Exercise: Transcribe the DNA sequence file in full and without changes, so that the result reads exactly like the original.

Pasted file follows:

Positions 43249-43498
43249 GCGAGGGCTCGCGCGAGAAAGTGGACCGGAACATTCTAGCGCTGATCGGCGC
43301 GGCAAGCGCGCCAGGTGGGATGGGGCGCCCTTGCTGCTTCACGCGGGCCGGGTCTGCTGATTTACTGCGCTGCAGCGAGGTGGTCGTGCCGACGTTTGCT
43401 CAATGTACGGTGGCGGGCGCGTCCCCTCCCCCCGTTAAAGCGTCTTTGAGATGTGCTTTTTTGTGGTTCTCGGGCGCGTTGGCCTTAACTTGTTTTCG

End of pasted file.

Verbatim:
Positions 43249-43498
43249 GCGAGGGCTCGCGCGAGAAAGTGGACCGGAACATTCTAGCGCTGATCGGCGC
43301 GGCAAGCGCGCCAGGTGGGATGGGGCGCCCTTGCTGCTTCACGCGGGCCGGGTCTGCTGATTTACTGCGCTGCAGCGAGGTGGTCGTGCCGACGTTTGCT
43401 CAATGTACGGTGGCGGGCGCGTCCCCTCCCCCCGTTAAAGCGTCTTTGAGATGTGCTTTTTTGTGGTTCTCGGGCGCGTTGGCCTTAACTTGTTTTCG